A common, though disappointing, human trait is to decide on one’s opinion, and then try to twist reality to fit it, discarding anything that challenges one’s preferred prejudice. One can see this habit demonstrated by fanatical Defenders of the Myth™ on a regular basis, a good example of which was sent to me recently after a ‘debate’ about my Atlas on Facebook.
One chap asked the assembled horde if there was ‘ANY’ truth behind the statements I made about De Wet fleeing the field at Bothaville[i], leaving his men to their fate during his disastrous invasion of the Cape[ii], and ensuring he was among the first to gap it as soon as the net tightened at the Brandwater Basin[iii]. Of course, De Wet’s not-so-heroic actions in these events (to take just three) are well documented, and his habit of saving his own skin (and to hell with his men) was summed up in this passage, written about De Wet and Steyn abandoning the OFS forces in the Brandwater Basin:
‘The disaster which subsequently befell the army left inside the Basin has been attributed to Prinsloo’s incapacity or even to his treachery, but the chief cause undoubtedly was this sudden evasion by de Wet and Steyn, which cannot be qualified otherwise than as culpable neglect almost amounting to desertion of their post. It is certainly the only occasion on which such a charge could fairly be brought against Steyn, but the whole incident illustrates de Wet’s selfishness as a commander, which militated more than anything against his becoming a really great general’.[iv]
So I think the fair-minded reader would agree that there is plenty of truth behind my statements, and plenty of references to support what I said.
Of course, this unfortunate reality meant nothing to one especially enraged (deranged?) True Believer™, by the name of ‘Christo Geldenhuys’, who jumped in to furiously tap out this badly-written rant:
Not only is Geldenhuys unable to spell ‘abandoned’, ‘Court Martial’, ‘disease’ or ‘hygiene’, but what is worse is that he is also clearly unable to refute the inconvenient truths that I dared to raise.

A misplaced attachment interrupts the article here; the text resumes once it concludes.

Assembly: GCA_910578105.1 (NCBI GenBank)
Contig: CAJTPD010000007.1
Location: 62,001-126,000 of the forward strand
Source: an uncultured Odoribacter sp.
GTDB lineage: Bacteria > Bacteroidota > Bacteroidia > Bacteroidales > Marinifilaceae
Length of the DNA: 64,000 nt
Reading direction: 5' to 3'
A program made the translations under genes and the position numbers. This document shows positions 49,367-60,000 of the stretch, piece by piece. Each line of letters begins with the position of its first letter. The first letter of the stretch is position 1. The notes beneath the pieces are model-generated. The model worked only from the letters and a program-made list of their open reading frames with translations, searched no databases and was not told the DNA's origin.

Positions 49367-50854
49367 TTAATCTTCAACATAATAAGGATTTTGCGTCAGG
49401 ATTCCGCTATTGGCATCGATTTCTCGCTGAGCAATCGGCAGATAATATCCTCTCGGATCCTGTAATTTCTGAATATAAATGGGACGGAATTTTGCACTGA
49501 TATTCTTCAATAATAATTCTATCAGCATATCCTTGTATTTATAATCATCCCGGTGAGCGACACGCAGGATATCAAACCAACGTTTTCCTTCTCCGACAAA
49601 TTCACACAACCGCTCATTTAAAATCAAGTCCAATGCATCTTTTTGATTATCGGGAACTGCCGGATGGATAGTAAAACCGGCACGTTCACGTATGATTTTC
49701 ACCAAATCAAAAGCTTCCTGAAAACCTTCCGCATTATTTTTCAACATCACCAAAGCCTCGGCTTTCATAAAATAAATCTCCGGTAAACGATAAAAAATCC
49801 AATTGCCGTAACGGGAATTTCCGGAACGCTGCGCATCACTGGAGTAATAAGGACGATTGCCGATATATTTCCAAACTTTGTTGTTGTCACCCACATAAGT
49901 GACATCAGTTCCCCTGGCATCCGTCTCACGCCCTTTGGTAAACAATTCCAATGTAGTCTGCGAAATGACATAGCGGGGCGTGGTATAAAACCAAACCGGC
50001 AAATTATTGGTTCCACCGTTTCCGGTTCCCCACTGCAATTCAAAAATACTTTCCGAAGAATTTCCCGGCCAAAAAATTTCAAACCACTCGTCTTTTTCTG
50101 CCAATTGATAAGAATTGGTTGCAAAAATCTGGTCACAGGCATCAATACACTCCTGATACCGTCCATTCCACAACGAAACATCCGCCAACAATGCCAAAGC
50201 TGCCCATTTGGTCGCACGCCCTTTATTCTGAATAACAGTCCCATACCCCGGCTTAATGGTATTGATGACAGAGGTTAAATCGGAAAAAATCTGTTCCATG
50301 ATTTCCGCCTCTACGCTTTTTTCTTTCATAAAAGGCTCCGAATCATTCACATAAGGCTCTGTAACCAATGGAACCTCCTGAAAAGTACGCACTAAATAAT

The fact, for example, that De Wet fled from Bothaville as soon as the first shots were fired (de Wet commanded 800 men and six guns, and was initially attacked by just 67 men of the 5th Mounted Infantry and two guns of ‘U’ Battery RHA – but De Wet wasn’t hanging about!).
Or that, a few weeks earlier, De Wet had slipped away in the middle of the night, dodging Imperial forces as he abandoned over 4000 of the men he had foolishly led into the Brandwater Basin.
So, instead, what Geldenhuys tries (desperately, and rather comically) to do is to equate De Wet running away the second bullets started flying / hours before the net closed in on his beleaguered command, to Lord Roberts formally handing over supreme command in the theatre to Lord Kitchener.
This perfectly demonstrates the farcical lengths that True Believers™ need to go to so as to uphold their fantasies. If Lord Roberts had fled the field when his position was attacked, bullets whizzing round his ears, or had ensured he was the first to escape an encirclement (one which he was entirely responsible for leading his men into), I would be the first to point this out. But he didn’t: the enemy capitals taken, and their forces scattered, several months later, Lord Roberts calmly handed over to a replacement and took his leave.
To pretend that this is in any way comparable to a panic-stricken and bewildered De Wet fleeing the laager at Bothaville the moment the shooting started, for example, shows the depths that Defenders of the Myth™ now have to sink to so as to maintain Apartheid-era propaganda.
I’m still not sure if it is pathetic, or amusing: probably a bit of both.
[i] Maurice, Vol.3, p.487, Jackson, p.152
[ii] Maurice, Vol.4, p.85
[iii] Conan Doyle, Ch.27
[iv] Amery, Vol.4, p.318